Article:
Infant choking: How to keep your baby safe
Infant choking is scary, but it's largely preventable. Understand why babies are so vulnerable to choking — and what you can do to prevent infant choking.By Mayo Clinic Staff
Worried about infant choking? Find out the common causes and what you can do to help protect your baby from choking hazards.
Why are babies vulnerable to choking?
Choking is a common cause of injury and death in young children, primarily because their small airways are easily obstructed. It takes time for babies to master the ability to chew and swallow food, and babies might not be able to cough forcefully enough to dislodge an airway obstruction. As babies explore their environments, they also commonly put objects into their mouths — which can lead to infant choking.
Sometimes health conditions increase the risk of choking as well. Children who have swallowing disorders, neuromuscular disorders, developmental delays and traumatic brain injuries, for example, have a higher risk of choking than do other children.
What are the most common causes of infant choking?
Food is the most common cause of infant choking. However, small objects and certain types of behavior during eating — such as eating while distracted — also can cause infant choking.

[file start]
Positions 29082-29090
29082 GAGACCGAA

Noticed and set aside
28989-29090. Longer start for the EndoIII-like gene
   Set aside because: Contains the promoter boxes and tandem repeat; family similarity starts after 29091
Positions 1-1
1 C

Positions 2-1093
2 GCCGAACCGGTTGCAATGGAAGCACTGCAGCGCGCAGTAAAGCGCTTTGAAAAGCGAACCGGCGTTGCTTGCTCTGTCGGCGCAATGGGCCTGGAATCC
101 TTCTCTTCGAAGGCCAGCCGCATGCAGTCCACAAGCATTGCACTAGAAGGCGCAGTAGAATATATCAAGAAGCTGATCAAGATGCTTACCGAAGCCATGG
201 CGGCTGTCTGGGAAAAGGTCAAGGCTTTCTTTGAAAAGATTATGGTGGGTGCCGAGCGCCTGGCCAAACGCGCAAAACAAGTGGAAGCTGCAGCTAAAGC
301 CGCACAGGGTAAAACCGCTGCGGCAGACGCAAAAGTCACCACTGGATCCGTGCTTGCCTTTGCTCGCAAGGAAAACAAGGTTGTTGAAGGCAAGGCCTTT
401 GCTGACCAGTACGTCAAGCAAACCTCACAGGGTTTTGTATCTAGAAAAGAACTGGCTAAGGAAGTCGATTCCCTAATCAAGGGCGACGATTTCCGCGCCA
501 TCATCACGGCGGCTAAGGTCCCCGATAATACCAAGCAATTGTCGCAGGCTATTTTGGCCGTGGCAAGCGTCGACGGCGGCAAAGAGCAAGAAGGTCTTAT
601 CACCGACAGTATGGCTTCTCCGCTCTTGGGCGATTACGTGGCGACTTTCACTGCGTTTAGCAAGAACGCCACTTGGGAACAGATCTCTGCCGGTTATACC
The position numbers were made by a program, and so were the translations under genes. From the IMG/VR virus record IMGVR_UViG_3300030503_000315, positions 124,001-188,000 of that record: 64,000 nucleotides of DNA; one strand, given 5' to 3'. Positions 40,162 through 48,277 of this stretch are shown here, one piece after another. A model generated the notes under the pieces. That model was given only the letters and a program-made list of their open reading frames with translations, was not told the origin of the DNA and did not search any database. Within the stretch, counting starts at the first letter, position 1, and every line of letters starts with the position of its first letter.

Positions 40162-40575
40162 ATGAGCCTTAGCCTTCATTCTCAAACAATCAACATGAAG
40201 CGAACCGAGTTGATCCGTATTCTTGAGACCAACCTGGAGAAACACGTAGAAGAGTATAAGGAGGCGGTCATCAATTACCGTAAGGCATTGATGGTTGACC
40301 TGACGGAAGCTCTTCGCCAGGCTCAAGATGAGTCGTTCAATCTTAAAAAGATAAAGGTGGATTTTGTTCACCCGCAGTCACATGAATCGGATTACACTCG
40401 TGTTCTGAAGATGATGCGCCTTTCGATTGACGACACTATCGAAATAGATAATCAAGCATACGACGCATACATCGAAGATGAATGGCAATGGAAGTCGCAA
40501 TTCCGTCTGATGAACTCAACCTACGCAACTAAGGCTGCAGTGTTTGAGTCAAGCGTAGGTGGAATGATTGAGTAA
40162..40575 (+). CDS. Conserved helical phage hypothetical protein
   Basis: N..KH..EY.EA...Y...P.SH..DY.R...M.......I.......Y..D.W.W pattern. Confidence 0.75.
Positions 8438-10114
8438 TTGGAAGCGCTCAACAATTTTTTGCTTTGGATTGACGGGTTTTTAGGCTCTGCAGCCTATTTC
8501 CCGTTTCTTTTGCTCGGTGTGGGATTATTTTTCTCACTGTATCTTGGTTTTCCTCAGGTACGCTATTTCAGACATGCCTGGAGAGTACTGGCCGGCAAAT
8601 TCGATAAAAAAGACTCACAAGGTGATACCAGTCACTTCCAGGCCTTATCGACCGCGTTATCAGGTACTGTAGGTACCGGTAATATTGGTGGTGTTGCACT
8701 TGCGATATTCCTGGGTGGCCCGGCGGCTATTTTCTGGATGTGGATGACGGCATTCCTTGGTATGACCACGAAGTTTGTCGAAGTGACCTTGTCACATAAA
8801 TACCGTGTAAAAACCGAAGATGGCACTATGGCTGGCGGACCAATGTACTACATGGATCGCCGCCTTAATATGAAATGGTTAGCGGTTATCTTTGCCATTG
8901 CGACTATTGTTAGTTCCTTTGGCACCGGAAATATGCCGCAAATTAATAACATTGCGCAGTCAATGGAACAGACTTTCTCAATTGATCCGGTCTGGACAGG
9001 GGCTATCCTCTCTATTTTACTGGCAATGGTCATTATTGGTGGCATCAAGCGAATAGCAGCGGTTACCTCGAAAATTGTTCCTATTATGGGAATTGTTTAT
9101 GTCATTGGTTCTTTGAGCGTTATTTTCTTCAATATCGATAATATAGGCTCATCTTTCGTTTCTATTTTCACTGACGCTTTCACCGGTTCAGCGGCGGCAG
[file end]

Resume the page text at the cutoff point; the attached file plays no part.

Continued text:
What can I do to prevent infant choking?
To prevent infant choking:
- Properly time the introduction of solid foods. Introducing your baby to solid foods before he or she has the motor skills to swallow them can lead to infant choking. Wait until your baby is at least 4 months old to introduce pureed solid foods.
- Don't offer high-risk foods. Don't give babies or young children hot dogs, chunks of meat or cheese, grapes, raw vegetables, or fruit chunks, unless they're cut up into small pieces. Don't give babies or young children hard foods, such as seeds, nuts, popcorn and hard candy, which can't be changed to make them safe options. Other high-risk foods include peanut butter, marshmallows and chewing gum.
- Supervise mealtime. As your child gets older, don't allow him or her to play, walk or run while eating. Remind your child to chew and swallow his or her food before talking. Don't allow your child to throw food in the air and catch it in his or her mouth or stuff large amounts of food in his or her mouth.
- Carefully evaluate your child's toys. Don't allow your baby or toddler to play with latex balloons — which pose a hazard when uninflated and broken — small balls, marbles, toys that contain small parts or toys meant for older children. Look for age guidelines when buying toys and regularly examine toys to make sure they're in good condition.
- Keep hazardous objects out of reach. Common household items that might pose a choking hazard include coins, button batteries, dice and pen caps.
To be prepared in case of an emergency, take a class on cardiopulmonary resuscitation (CPR) and choking first aid for children. Encourage everyone who cares for your child to do the same.
April 17, 2019
See more In-depth
- Committee on Injury, Violence and Poison Prevention. Policy statement — Prevention of choking among children. Pediatrics. 2010;125:601.
- Duryea TK. Introducing solid foods and vitamin and mineral supplementation during infancy. https://www.uptodate.com/contents/search. Accessed March 27, 2019.